The St. George’s University community lost an exceptional member on Christmas Day when Dr. John Pryor was killed by enemy fire in Iraq while serving in the US Army Reserves as a combat surgeon. This was the second tour of duty for the 42 year old, who worked as a trauma surgeon at the Hospital of the University of Pennsylvania. He is survived by his wife, pediatrician Carmela Calvo, and their three young children. Dr. Pryor and Dr. Calvo attended St. George’s University from August 1990 through May 1992.
For Dr. Pryor, the experience of war was comparable to that of his position as an inner-city trauma surgeon, and he eloquently described the connections in an editorial published in The Washington Post titled “The War in West Philadelphia.” In it, he noted that in some ways Iraq was a calmer situation, as in war “soldiers die for freedom, for honor, for their country and for their buddies.” It was his dedication to these things that compelled Dr. Pryor to serve his country and provide soldiers with exceptional medical care in the most dire of situations.
John’s interest in pursuing a career in medicine started at an early age. He became certified in CPR at the age of 14, joined the Clifton Park-Halfmoon Ambulance Corp. at 17, and became a NY State Emergency Medical Technician at 18. Upon completion of his undergraduate education in biochemistry at the University of NY at Binghamton and his preclinical studies St. George’s University, he went on to finish medical school at the State University of New York at Buffalo and pursued a surgical career, becoming the chief resident in surgery at the University at Buffalo. He then completed a fellowship in trauma surgery at the University of Pennsylvania and subsequently became the Director of the Trauma Service.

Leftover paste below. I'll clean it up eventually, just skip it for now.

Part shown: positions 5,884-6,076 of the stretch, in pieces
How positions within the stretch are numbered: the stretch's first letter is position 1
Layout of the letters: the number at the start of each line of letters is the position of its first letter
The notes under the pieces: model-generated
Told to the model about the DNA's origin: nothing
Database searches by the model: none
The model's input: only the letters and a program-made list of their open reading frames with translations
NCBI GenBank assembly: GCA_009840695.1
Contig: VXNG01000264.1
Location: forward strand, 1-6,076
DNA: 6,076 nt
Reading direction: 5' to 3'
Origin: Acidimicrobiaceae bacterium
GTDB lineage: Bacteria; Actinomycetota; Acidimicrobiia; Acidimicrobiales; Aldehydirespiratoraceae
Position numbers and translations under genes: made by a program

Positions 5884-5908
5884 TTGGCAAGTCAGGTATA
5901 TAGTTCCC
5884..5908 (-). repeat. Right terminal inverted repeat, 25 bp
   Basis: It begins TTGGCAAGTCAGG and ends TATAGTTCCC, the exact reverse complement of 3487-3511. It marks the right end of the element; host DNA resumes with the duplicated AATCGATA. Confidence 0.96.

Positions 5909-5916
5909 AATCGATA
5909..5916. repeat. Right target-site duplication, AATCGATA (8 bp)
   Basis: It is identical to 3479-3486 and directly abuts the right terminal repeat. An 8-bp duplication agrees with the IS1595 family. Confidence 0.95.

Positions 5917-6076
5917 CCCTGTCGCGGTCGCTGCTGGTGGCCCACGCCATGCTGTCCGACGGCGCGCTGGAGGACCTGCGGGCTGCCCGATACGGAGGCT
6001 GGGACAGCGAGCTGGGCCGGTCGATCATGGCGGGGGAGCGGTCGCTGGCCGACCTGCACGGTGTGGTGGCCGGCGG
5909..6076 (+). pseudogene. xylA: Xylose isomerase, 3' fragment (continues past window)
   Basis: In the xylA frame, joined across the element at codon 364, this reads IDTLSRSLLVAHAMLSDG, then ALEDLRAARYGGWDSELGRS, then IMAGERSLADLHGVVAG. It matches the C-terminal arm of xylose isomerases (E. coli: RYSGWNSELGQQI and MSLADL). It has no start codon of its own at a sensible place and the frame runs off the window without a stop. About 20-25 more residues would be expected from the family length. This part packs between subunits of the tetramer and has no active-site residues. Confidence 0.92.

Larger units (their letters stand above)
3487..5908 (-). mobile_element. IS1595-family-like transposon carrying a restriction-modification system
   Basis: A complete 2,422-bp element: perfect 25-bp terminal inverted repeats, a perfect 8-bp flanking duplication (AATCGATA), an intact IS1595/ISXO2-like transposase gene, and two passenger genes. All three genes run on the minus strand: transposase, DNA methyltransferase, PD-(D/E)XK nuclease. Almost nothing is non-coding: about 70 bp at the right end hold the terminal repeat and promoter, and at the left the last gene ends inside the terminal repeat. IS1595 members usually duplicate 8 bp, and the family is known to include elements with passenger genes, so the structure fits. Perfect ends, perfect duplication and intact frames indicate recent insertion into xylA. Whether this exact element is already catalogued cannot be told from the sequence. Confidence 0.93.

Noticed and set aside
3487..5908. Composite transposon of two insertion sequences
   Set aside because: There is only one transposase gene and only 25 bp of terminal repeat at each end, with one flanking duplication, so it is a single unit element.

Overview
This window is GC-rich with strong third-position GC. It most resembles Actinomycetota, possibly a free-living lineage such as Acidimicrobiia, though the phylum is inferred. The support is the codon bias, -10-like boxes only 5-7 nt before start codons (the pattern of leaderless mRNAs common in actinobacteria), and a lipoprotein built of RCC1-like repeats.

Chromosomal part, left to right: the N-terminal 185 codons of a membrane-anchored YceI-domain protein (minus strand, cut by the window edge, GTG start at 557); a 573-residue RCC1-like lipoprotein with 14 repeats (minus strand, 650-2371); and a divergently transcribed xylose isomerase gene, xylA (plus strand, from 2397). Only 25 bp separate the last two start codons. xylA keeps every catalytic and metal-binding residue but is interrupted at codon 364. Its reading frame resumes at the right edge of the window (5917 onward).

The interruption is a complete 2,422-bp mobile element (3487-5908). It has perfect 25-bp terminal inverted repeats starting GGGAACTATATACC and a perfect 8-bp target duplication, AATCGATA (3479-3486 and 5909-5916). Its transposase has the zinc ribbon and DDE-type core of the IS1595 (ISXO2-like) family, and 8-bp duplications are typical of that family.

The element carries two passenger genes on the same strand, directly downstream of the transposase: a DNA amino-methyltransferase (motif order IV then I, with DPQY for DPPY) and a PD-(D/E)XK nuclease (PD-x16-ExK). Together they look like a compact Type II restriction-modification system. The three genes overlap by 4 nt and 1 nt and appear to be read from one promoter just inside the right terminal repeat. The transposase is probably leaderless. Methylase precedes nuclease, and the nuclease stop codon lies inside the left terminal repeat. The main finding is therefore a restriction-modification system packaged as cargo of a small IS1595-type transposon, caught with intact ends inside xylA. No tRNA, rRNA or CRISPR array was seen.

Dr. Rebecca G. Smith attended St. George’s University with Dr. Pryor and later became his colleague at the Hospital of the University of Pennsylvania. Dr. Smith reflects on her association with Dr. Pryor:
I’ll never forget the first day I ran into John Pryor at the University of Penn… We hadn’t seen each other since the end of the second year of medical school in Grenada (1992). John quickly caught me up on his life and career since SGU. The highlights I recall included his marriage to Carmela Calvo, a classmate and friend from St. George’s University, and the birth of his three children. John summarized his and Carmela’s career paths since SGU. I wasn’t surprised that John chose a career in surgery since he had excelled in anatomy as a medical student. He even received recognition by our anatomy professors for his talent.
I would frequently run into John at UPenn, often at the coffee bar. Our conversations were less about his career and work at UPenn and more often about how Carmela and his children were doing – about his hopes to take his family back to Grenada to visit someday. They reminisced about their experiences at St. George’s University, where they first embarked on their successful careers in medicine. Of his time at SGU, Dr. Smith says:“it was John’s calm and caring demeanor that stood out and made him a shining star.”
Dr. Smith relates a common patient at UPenn:
John consulted the symptom management team to help manage the pain of one of his patients. John thanked us for the recommendations, responding “whatever it takes to make her comfortable”. My colleagues were impressed with his compassion and concern. Even in times of crisis, he was positive and reassuring.
Dr. Smith highlights Dr. John Pryor’s accomplishments and character, closing:
John’s commitment to his ideals and service to both the United States military troops in need of surgical treatment, as well as to the community of Philadelphia will be remembered, honored and modeled. He serves as an inspiration to those studying and or serving in the medical field today. John’s calling to service exemplifies the true reason why most of us choose a career in medicine. He didn’t give in to the pressure, but rose to the occasion to give of himself where he felt he was most needed. His eyes always radiated pride when he spoke of Carmela and his children. The medical community is now called to service to comfort John’s family in their time of loss, as well as thank John’s family for their unending support, encouragement and understanding that enabled John to become the dedicated and loyal person that he was. John will always be remembered fondly by his classmates at St. George’s University.
The University community honors John and his family and extends their sincerest condolences to his family and friends. For more information, please visit www.drjohnpryor.com and The Philadelphia Inquirer
(Dr. Smith currently serves as Assistant Professor of Physical Medicine and Rehabilitation and Chief of the Division of Cancer Rehabilitation. Dr. Pryor was serving as Assistant Professor of Surgery and Director of The Trauma Program.)
Published on 12/30/08